The only time I ever put in a back bevel is if I need a higher cutting angle on bevel-down planes.

I touch up the blade with honing compound on a strop periodically, which is a lot easier to do with a flat back.

-- ian | "You can't stop what's coming. It ain't all waiting on you. That's vanity."

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Robert

3436 posts in 1901 days


#3 posted 11-01-2018 03:06 PM

Working the primary bevel is really just wasted effort.

As said, the ruler trick is really just done on the highest grit stone and is just a tweaking method as well as removes the burr.

I prefer to hollow grind and go straight to a secondary (or tertiary in some cases) bevel.

-- Everything is a prototype thats why its one of a kind!!

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jmos

916 posts in 2790 days


#4 posted 11-01-2018 03:37 PM

I think what Ian said is the rub – once you flatten and polish the back once. The ruler trick eliminates the need to polish the back ever. Get it flat, that critical, but no need to go to particularly high grits to polish it.

I believe (it’s been a while since I viewed the videos) Charlesworth flattens the backs to either 1000 or 4000 and stops. He doesn’t polish to a mirror finish.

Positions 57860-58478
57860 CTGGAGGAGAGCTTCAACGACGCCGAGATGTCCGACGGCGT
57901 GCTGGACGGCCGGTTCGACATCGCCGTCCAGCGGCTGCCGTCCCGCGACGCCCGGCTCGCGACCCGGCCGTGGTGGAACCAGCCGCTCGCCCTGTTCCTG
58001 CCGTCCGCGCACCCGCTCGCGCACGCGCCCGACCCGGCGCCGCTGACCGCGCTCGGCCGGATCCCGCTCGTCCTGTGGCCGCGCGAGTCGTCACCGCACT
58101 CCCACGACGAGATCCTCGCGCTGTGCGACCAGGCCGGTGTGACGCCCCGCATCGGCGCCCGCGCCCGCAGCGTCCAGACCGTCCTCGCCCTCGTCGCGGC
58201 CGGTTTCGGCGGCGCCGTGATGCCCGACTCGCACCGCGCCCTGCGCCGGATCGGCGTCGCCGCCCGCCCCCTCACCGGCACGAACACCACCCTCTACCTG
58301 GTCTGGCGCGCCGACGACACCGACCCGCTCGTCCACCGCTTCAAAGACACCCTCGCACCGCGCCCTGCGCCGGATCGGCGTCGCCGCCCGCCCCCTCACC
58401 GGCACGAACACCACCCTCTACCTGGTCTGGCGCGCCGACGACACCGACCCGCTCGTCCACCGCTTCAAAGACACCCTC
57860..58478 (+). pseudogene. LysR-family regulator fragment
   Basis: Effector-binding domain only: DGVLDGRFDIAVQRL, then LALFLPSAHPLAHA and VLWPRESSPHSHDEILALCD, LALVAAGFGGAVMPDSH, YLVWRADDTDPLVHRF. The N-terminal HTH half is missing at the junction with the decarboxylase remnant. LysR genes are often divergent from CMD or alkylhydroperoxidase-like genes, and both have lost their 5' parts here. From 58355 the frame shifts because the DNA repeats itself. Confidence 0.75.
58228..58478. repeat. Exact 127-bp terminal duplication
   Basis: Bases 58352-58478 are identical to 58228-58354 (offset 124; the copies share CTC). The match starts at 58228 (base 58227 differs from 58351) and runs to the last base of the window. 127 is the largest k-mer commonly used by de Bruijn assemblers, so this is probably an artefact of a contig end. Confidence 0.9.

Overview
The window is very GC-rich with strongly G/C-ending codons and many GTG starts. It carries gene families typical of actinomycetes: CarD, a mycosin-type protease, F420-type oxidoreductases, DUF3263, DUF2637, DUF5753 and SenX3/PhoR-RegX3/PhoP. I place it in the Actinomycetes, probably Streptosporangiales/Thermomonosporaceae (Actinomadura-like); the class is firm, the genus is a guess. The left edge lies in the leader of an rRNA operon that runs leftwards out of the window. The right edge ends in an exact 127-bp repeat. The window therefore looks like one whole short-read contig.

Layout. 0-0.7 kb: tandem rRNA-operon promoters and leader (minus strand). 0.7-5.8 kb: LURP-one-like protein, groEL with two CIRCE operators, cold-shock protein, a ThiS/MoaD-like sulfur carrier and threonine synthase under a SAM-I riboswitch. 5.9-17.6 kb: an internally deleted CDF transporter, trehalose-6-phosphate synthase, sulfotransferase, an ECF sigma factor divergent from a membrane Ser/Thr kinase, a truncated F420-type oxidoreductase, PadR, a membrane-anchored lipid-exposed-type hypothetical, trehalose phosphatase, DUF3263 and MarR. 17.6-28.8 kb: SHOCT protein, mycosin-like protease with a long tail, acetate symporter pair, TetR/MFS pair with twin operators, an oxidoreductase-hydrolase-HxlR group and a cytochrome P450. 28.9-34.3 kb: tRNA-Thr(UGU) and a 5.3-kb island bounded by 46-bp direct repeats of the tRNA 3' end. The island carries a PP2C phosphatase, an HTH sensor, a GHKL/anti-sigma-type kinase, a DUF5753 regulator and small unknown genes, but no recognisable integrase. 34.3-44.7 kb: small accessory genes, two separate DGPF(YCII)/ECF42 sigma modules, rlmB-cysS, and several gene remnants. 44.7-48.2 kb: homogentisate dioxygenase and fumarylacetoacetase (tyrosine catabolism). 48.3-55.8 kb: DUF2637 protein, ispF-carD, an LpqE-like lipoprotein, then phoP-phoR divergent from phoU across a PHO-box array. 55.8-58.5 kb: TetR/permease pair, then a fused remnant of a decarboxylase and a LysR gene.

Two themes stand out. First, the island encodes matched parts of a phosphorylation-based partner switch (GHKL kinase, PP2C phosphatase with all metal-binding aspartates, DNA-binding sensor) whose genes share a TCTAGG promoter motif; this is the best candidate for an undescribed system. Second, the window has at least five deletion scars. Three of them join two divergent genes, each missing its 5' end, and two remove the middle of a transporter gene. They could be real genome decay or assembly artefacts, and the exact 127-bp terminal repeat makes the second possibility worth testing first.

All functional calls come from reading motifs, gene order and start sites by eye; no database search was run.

Using the ruler trick allow you to polish just the leading edge to a high polish (say 8000.) You just do it each time you sharpen, rather than once in the beginning.

Either way works.

-- John

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OSU55

2360 posts in 2410 days


#5 posted 11-01-2018 08:52 PM

Why are you doing a primary and secondary bevel on the same stone? I’ll assume by secondary bevel you mean a microbevel, which I think that jig has an adjust to change the bevel angle by a degree or two for that purpose. Once you move to the secondary, stay there, no need to do both at each grit.

Agree with others that you are really talking about the ruler trick and not a back bevel. I use it on every iron – too many times I thought I had flattened the back only to find it was not truly flat. Only the highest grit that you take the bevel side to, unless you had to do some heavy grinding on the bevel to change angles or remove a nick. Heavy material removal can create quite a burr that needs to be removed before proceeding. I do this with the blade flat, not lifted. Also, for smoother plane blades that you want surgically sharp, stroke the bevel again lightly.

View Don W's profile

Don W

19251 posts in 2988 days


#6 posted 11-02-2018 10:37 AM

sharpened the primary bevel with a flat back and get back to work.

-- http://timetestedtools.net - Collecting is an investment in the past, and the future.

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Smitty_Cabinetshop

16142 posts in 3039 days


#7 posted 11-02-2018 10:39 AM

+1 to DonW. Flat back and primary bevel here too. Touch ups easy.

-- Don't anthropomorphize your handplanes. They hate it when you do that. -- OldTools Archive --